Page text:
Monday, February 24, 2014

How To Not Invite the Entire District to Join you on LinkedIn.

Some people have been mentioning receiving multiple email invitations from fellow employees to join them on LinkdIn. There have been a lot of questions and concerns about these emails. When you receive an invitation to connect with someone via LinkedIn, please check to see who the invitation was sent to. 

If it was not sent directly to your email address, do not click the connection. 
There are two mistakes that can happen when creating a LinkedIn account.  Well, I suppose there are more, but these are the two most common for our district users. Read on as I explain how they happen and how to prevent them.

When creating a LinkedIn account, or updating your profile, the website often recommends ‘people you may know.’  Look twice at the screen and the items that are selected before clicking the Continue button.  It may have suggested hundreds of people and will have them selected by default. If you click continue it will invite them all.  It should give you a spot to click “Skip this step”.  If you would like to connect with some of the people it suggested, uncheck the Select All box and manually select the ones you choose.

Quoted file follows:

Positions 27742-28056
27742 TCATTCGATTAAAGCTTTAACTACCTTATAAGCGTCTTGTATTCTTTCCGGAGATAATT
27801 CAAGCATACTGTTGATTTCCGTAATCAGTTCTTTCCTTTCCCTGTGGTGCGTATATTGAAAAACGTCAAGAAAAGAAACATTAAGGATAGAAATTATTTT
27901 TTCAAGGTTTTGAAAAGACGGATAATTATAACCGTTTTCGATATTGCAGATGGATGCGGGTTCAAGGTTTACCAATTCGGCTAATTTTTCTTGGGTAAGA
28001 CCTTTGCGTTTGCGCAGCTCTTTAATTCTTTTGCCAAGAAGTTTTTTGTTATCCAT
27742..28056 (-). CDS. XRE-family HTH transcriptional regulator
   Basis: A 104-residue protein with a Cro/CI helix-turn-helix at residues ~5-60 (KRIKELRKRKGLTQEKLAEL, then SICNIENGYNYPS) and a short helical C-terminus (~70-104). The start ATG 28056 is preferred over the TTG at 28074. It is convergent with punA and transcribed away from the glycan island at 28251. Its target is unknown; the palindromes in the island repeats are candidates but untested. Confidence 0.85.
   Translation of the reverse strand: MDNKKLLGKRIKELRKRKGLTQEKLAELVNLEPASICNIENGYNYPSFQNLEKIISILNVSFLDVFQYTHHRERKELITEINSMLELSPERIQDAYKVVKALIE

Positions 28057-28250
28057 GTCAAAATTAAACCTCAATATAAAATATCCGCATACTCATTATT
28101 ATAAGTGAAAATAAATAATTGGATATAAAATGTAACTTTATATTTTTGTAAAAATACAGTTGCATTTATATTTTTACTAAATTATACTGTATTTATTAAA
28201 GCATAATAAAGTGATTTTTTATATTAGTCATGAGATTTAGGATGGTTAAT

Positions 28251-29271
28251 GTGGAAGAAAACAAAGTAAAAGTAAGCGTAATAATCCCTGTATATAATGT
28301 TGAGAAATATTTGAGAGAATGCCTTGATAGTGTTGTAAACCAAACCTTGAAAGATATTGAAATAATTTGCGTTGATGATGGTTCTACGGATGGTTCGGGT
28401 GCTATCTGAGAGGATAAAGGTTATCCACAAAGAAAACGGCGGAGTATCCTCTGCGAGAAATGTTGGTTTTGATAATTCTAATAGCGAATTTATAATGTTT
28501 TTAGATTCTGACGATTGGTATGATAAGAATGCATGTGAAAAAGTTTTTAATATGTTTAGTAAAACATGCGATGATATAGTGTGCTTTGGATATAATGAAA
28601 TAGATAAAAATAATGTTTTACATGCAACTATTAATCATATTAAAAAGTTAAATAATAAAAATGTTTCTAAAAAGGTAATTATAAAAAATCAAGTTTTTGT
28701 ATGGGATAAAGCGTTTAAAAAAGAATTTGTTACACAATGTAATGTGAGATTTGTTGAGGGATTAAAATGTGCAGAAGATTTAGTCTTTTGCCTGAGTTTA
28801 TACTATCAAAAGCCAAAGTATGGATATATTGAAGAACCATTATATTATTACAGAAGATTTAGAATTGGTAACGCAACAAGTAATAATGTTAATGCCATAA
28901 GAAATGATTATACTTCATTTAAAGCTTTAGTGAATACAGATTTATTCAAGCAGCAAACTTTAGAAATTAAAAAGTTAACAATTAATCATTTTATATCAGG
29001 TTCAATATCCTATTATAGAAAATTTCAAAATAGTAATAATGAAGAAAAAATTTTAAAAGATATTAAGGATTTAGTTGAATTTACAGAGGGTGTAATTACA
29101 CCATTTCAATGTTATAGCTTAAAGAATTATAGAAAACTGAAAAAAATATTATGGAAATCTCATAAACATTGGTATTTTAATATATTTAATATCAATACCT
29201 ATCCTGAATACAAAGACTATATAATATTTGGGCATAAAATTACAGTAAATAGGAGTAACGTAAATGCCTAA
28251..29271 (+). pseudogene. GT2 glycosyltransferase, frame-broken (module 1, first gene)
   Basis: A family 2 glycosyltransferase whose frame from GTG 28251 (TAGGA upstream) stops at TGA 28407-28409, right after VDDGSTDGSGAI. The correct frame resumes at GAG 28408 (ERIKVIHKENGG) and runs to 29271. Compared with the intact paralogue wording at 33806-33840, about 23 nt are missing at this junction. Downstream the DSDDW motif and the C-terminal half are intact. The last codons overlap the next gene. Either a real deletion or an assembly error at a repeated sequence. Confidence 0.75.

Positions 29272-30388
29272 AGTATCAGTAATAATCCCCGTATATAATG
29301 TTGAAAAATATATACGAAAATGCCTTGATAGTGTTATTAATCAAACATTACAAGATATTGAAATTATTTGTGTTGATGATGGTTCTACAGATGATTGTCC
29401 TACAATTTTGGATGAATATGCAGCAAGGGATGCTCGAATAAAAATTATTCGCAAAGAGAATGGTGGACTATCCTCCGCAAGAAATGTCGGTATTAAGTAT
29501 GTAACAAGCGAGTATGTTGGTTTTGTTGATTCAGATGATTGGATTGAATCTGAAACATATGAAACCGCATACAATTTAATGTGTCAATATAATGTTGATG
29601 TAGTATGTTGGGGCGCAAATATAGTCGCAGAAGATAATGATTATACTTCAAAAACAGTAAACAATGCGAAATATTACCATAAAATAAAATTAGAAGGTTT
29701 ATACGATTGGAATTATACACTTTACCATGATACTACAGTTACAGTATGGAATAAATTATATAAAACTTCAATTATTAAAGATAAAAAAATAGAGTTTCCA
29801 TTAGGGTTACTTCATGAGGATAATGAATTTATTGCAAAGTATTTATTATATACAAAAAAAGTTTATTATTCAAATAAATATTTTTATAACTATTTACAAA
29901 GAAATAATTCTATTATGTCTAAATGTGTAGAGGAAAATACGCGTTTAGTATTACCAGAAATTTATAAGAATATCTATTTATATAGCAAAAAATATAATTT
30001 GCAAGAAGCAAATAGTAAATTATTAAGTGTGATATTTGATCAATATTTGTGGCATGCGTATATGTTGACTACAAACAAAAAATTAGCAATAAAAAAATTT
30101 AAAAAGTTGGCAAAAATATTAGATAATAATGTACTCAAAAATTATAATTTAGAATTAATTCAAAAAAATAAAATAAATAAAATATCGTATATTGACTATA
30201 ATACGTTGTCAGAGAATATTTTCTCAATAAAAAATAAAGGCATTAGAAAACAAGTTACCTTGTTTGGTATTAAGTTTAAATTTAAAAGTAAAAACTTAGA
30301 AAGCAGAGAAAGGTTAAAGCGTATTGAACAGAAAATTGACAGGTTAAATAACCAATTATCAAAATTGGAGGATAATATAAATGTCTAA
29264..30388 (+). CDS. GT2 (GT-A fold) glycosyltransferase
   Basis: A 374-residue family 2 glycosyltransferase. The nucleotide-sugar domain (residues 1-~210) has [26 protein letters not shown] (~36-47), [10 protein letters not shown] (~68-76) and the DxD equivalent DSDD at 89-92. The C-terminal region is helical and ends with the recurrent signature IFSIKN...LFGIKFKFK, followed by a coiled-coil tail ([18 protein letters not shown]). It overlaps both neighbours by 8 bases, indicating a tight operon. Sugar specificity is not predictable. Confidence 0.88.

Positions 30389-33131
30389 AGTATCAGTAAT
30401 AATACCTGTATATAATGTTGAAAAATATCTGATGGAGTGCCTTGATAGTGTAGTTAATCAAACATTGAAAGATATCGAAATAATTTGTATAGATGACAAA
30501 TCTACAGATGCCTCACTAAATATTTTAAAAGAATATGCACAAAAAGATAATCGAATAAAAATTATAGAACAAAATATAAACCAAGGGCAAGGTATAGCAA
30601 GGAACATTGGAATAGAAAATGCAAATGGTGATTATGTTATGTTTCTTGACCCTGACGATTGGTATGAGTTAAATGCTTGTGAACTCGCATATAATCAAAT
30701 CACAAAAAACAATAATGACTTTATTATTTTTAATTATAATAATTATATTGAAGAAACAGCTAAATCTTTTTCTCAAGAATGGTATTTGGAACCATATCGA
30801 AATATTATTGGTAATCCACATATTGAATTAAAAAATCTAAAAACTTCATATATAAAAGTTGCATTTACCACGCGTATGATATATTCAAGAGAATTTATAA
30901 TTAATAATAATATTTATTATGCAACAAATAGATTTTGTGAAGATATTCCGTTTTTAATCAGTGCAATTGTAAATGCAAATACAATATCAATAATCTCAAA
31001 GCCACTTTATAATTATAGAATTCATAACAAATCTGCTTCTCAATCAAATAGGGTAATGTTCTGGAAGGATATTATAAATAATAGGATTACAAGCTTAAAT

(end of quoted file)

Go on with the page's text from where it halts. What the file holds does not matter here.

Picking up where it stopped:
Frequently, it also asks if you would like to connect to your email address book.  If you say yes, or if you have inadvertently connected it in the past, it may select all the contacts from your address book.  This can be a large number of people, for instance, every person in your address book, which could include parents and students. It should give you a spot to click “Skip this step”.  

The biggest problem with this second step is that you may have a lot of group email addresses in your contact list, such as or the building all_staff email addresses. It will send an invitation to all those groups.  This means if I am a member of several groups in your contact list, I will get several invitations.

If that is not frustrating enough, it gets even messier.  If I click through the invitation that was sent to one of the group messages, for example, an invite sent to Watercooler, it will try to log in to or create an account for that email address. That means if I click on an invitation that went to and don’t realize it, LinkedIn will think my email address is As soon as people start connecting with this new account it will send updates to the group email address, which means all notices would be sent to everyone in the watercooler email group.

In summary, when setting up a LinkedIn account, please take your time and read each screen carefully before you click Continue.

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